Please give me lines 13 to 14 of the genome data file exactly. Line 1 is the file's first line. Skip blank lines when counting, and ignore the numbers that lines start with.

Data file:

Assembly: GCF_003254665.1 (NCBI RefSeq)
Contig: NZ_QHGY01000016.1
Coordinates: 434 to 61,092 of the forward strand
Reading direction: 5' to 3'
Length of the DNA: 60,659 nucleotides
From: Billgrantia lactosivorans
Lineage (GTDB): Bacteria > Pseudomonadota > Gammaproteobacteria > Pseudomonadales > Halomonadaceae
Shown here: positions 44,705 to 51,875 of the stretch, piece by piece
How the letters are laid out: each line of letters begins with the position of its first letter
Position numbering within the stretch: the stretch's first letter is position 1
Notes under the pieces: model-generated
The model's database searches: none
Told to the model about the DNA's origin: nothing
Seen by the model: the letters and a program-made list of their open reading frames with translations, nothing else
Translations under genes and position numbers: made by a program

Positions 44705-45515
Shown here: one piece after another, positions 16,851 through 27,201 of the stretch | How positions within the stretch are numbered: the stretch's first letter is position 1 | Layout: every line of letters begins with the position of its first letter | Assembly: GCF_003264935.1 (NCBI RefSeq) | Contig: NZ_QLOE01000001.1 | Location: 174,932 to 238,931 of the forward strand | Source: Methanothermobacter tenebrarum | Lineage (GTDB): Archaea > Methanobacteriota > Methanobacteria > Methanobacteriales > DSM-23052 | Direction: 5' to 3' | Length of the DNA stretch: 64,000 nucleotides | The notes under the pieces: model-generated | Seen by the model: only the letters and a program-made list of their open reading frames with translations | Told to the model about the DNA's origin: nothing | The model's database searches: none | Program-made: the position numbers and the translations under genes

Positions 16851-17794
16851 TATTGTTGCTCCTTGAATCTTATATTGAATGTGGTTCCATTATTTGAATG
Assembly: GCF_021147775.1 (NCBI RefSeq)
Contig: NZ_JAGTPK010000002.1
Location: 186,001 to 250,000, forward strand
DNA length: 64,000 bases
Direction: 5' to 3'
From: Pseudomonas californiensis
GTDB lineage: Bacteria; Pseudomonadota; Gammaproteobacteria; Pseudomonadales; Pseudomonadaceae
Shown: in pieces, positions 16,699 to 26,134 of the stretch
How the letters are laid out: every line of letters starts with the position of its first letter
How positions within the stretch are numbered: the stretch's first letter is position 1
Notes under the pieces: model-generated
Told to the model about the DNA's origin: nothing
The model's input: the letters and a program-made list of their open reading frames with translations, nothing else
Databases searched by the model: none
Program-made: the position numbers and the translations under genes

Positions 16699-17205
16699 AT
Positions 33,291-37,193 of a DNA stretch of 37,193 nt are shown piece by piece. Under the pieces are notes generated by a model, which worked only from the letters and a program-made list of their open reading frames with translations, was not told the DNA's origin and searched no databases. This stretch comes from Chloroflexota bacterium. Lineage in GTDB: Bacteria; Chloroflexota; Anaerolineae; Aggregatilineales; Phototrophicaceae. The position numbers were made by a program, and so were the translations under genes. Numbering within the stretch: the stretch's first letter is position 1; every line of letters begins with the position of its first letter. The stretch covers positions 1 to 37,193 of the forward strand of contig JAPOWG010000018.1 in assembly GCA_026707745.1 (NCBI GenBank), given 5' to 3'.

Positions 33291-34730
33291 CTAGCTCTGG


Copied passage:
Told to the model about the DNA's origin: nothing
Seen by the model: the letters and a program-made list of their open reading frames with translations, nothing else